ABOUT THE NOT ON MY WATCH MOVEMENT
Not On My Watch: a Call for Change in Ovarian Cancer Care
Not on My Watch is a movement to empower women with advanced ovarian cancer and their care partners to be proactive in managing their disease. Women should have discussions with their healthcare team early on about options like maintenance therapy and make an informed choice that is right for them.
Thanks to advancements, we’ve come from a time where observation or “watch and wait” was the standard approach between treatments, to having options, like maintenance therapy, for women with advanced ovarian cancer, whether or not they have the BRCA mutation. Maintenance therapy is available early in the course of treatment and may help delay the cancer from coming back.
More than 22,000 women are diagnosed with ovarian cancer each year1 — a disease that affects approximately 222,000 women in the US.3 Sadly, ovarian cancer signs and symptoms are hard to recognize, so women are often diagnosed at later stages with advanced disease.4,5 For these women, nearly 85% will see the cancer return in their lifetime2 —known as recurrence — which produces additional anxiety, worry and uncertainty.6
Previously, observation or “watching and waiting,” was the only option for women with advanced ovarian cancer between treatments. Fortunately, women have more choices to help delay a recurrence, whether or not they have the BRCA mutation.7
Maintenance therapy has been shown to delay recurrence for women, whether or not they have the BRCA mutation.7
There have been important therapeutic advancements for women who have advanced ovarian cancer, both at initial treatment and upon recurrence.7
Maintenance therapy is an effective option early on in the course of treatment for women who have responded to platinum-based chemotherapy, regardless of whether they have the BRCA mutation or not.
Studies show that compared to observation or “watch and wait,” the use of maintenance therapy after initial treatment with chemotherapy reduced the risk of disease progression by 28%-70%.8,9*
*Results may vary by maintenance therapy based on certain genetic mutations and patient characteristics, including ability to complete daily tasks and activities, how bad the disease is, and if the patient has other medical conditions.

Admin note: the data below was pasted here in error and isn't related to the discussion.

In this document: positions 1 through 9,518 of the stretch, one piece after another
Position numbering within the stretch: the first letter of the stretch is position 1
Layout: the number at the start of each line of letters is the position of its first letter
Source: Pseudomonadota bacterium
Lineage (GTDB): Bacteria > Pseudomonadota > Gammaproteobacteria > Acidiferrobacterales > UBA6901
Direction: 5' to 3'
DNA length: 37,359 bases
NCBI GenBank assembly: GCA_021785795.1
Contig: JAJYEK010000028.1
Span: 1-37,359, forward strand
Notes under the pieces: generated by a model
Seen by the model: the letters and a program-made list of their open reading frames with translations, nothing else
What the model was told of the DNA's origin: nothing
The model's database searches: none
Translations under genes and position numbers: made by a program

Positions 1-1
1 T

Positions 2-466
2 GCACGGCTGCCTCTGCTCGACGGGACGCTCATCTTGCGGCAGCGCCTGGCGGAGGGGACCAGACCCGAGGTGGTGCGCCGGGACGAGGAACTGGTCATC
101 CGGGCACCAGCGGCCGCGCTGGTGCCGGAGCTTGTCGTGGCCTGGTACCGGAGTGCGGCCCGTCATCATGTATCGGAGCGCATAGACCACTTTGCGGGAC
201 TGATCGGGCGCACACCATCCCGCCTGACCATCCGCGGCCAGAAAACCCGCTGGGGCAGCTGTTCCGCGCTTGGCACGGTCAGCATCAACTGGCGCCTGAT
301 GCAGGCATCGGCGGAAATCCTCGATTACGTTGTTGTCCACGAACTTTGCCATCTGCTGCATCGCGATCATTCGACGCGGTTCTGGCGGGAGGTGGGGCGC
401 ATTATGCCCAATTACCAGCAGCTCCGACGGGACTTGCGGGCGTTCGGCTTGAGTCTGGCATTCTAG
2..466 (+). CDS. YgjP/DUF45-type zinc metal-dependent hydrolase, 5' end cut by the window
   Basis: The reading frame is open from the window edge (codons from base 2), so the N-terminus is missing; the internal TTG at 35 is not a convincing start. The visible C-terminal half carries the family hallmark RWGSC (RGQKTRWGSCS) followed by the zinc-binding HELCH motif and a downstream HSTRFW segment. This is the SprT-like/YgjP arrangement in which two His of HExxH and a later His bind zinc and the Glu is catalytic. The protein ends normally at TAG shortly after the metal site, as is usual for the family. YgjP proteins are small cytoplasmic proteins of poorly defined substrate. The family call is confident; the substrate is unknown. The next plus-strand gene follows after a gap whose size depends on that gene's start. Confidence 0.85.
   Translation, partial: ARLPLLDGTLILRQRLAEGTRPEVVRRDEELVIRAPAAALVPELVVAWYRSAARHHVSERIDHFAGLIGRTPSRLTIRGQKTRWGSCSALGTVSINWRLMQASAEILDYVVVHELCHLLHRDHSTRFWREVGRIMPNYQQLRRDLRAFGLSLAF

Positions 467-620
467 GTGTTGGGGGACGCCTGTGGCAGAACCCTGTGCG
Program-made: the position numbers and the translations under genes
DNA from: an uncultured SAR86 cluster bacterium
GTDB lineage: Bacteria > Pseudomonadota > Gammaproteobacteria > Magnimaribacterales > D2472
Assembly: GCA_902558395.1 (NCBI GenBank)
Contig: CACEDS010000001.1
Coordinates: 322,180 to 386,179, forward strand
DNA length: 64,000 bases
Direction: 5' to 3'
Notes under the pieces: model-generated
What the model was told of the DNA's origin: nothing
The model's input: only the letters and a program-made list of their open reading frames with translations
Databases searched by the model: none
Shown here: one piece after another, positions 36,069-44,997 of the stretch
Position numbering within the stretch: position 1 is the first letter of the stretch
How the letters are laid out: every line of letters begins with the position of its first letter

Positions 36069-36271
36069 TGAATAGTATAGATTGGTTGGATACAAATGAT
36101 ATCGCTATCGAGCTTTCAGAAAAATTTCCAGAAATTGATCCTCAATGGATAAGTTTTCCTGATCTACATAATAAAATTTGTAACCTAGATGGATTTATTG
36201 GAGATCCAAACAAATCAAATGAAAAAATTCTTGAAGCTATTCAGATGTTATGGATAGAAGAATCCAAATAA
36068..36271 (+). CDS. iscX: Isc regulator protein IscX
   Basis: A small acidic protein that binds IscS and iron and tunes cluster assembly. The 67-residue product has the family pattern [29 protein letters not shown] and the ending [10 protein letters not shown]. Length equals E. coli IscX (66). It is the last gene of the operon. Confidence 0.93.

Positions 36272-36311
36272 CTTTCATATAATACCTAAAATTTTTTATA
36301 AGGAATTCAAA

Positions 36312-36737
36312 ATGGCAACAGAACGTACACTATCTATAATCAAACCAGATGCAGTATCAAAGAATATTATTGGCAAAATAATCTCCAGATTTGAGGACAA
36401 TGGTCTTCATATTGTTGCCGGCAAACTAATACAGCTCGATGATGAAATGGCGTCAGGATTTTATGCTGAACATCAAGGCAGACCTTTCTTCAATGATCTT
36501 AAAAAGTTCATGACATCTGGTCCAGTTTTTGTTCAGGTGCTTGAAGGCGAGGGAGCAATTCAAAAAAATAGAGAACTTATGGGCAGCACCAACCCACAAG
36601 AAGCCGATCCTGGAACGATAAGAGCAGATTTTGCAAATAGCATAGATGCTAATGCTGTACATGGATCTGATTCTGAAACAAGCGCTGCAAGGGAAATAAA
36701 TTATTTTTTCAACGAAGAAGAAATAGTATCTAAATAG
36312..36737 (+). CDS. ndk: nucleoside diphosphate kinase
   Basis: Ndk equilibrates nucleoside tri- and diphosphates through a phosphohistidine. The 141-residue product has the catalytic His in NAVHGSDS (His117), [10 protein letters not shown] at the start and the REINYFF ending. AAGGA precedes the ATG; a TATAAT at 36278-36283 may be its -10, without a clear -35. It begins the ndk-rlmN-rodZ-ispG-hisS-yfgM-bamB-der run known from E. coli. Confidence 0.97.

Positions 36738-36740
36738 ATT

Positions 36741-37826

1. American Cancer Society. Cancer Facts and Figures 2020. https://www.cancer.org/content/dam/cancer-org/research/cancer-facts-and-statistics/annual-cancer-facts-and-figures/2020/cancer-facts-and-figures-2020.pdf. Accessed October 2021. 2. Lorusso D, Mancini M, Di Rocco R, Fontanelli R, Raspagliesi F. The role of secondary surgery in recurrent ovarian cancer. Int J Surg Oncol. 2012;2012:613980. doi:10.1155/2012/613980. 3. Surveillance, Epidemiology, and End Results Program. Cancer Stat Facts: Ovarian Cancer. National Cancer Institute website. https://seer.cancer.gov/statfacts/html/ovary.html. Updated 2020. Accessed October 2021. 4. Schulman-Green D, Bradley EH, Nicholson NR, George E, Indeck A, McCorkle R. One step at a time: self-management and transitions among women with ovarian cancer. Oncol Nurs Forum. 2012;39(4):354-360. 5. Recurrence. Ovarian Cancer Research Alliance (OCRA) website. https://ocrfa.org/patients/about-ovarian-cancer/recurrence/. Accessed October 2021. 6. Ferrell B, Smith SL, Cullinane CA, Melancon C. Psychological well being and quality of life in ovarian cancer survivors. Cancer. 2003;98(5):1061-1071. 7. Khalique S, Hook JM, Ledermann JA. Maintenance therapy in ovarian cancer. Curr Opin Oncol. 2014;26(5):521-528. 8. Tewari S, Burger R, Enserro D, Norquist B, Swisher E, Brady M, et al; Final Overall Survival of a Randomized Trial of Bevacizumab for Primary Treatment of Ovarian Cancer. J of Clinical Oncol, no. 26 (September 10, 2019)2317-2328. 9. Lin Q, Liu W, Xu S, Shang H, Li J, Guo Y, Tong J. PARP inhibitors as maintenance therapy in newly diagnosed advanced ovarian cancer: a meta-analysis. BJOG 2020; https://doi.org/10.1111/1471-0528.16411.